If it were not for vaccinations … Who risks more by refusing vaccination
For the last couple of decades, society has split into opponents and supporters of immunization. As a result, the consequences of massive vaccination refusals were the increasing frequency of almost forgotten childhood diseases, some of which ended sadly. Many parents believe that they say the vaccine does not guarantee that the child will not get sick. Yes, even vaccinated children are sick: but the disease is mild, besides collective immunity is supported in kindergartens and schools. Immunization week started in Europe and Ukraine yesterday, so it’s time to learn more about vaccines.
Why do we need vaccinations?
Annually, vaccines save about 2.5 million children in the world, according to UN data. For the prevention of a number of diseases in general, and not just children’s diseases, there is no other method besides vaccination. For comparison: in the 20th century, polio killed more than 16 thousand people in the world, smallpox – more than 30 thousand. And as of 2014, there were only 500 cases of polio, and then in Nigeria, Pakistan and Afghanistan. According to UNICEF statistics, 80% of newborns in Congo (Africa), where the level of vaccination of children is not that low – it is practically absent, die from smallpox, polio, tetanus and other infectious diseases, which are no longer remembered in Europe.
However, children from tetanus again began to die in Ukraine, and the measles epidemic, which also ended in the death of several babies, is still not completely eradicated. Parents are afraid that the vaccine will do more harm than good, because the vaccine contains weakened or live viruses. Thanks to vaccination, our immunity learns to produce antibodies to viruses, the body, as it were, “learns” to recognize the danger. And when infected with real viruses, the immunity is actively prepared to resist the disease.
One unvaccinated child “substitutes” already vaccinated
Thanks to vaccination creates a collective immunity of others. If more than 80% of children in a team are vaccinated, then with an outbreak of the same measles, collective immunity works, which protects unvaccinated children. Also in the adult population: if 75-94% of the population is immunized, then the rest who cannot be vaccinated because of contraindications protects the collective immunity from disease outbreaks. Thus, the health of all children in a group and, as a result, the health of an entire nation depends on the choice of each individual parent. Yes, it can get sick and vaccinated child. But in this case, the disease will pass without complications and in a mild form, without a temperature of under 40, exhausting cough or cramps.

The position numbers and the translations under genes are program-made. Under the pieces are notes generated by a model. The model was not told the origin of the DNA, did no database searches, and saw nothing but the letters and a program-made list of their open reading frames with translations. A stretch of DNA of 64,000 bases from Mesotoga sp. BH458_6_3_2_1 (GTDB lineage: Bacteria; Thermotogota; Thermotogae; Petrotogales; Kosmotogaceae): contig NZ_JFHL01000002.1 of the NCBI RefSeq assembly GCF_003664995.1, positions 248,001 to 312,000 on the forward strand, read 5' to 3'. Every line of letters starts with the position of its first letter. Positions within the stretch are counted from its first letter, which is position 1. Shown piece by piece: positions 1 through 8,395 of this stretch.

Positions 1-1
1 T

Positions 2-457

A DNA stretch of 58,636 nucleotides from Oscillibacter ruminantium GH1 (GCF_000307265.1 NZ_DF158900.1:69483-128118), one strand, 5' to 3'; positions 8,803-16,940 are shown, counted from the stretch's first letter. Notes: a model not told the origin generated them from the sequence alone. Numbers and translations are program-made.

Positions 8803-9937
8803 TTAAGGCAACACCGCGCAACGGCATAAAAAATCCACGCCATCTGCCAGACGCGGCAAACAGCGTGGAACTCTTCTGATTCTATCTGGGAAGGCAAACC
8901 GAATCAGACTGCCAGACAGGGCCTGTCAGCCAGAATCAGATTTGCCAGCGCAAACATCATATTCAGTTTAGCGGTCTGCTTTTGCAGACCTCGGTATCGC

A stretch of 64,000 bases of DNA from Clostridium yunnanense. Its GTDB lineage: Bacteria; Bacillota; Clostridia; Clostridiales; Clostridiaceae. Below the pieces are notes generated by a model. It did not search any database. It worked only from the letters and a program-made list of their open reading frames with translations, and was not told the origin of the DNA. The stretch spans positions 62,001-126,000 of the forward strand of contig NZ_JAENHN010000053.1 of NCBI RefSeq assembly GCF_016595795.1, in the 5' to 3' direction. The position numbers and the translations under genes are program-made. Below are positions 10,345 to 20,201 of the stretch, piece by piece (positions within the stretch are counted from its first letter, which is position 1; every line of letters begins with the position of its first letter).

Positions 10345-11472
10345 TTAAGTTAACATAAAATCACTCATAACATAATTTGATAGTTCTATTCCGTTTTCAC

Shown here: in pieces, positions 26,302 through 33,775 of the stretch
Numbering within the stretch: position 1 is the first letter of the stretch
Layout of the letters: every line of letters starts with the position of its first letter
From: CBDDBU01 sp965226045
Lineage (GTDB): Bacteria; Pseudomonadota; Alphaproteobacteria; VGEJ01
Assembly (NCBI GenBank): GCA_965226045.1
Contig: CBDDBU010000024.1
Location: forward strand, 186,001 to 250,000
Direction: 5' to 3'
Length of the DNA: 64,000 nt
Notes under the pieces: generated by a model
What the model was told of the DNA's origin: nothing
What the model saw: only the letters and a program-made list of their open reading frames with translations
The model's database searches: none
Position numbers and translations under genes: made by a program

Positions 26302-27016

And in relation to such a complex and dangerous disease, like tetanus, which can be infected by getting injured (cut, abrasion, puncture, etc.), the vaccine is the only way to prevent it. But what about the complications after vaccinations and even deaths, some indignant parents exclaim! Immunologists and pediatricians note that a normal possible adverse reaction of a HEALTHY child’s body to a vaccine is redness at the site of administration of the drug and low-grade (from 37.2 to 38 degrees) temperature, not more. To exclude the possibility of even the slightest post-vaccination complications (AOP), the child must be completely healthy, not have contraindications to vaccination.
What every parent should know before vaccination
A cold (even mild), already existing diseases in a child is a reason to postpone vaccination. The individual characteristics of the baby are also important, for example, congenital allergies or nicotine intoxication: in such conditions, it is simply useless for the baby to enter the vaccine when there is no vaccine. Learn everything about the upcoming vaccination, the vaccine, contraindications, etc., inform pediatricians, websites of relevant departments, volunteer organizations.
Ask a health professional to show a bottle of vaccine: the thermostat will show that the drug was stored in appropriate conditions. If the calendar vaccination coincides with the period of mass incidence of influenza and ARVI, and your child is healthy (a pediatrician must be examined before the child is vaccinated), then try to choose a time when there is a minimum number of sick children in the clinic. In order for your child not to become infected and the time of vaccination and infection of the same respiratory viral infection did not match. If you avoid the queue in which your baby can get infected, it is impossible, go together: while one parent is waiting in the queue, the second one can sit with the child in a car or in a cafe.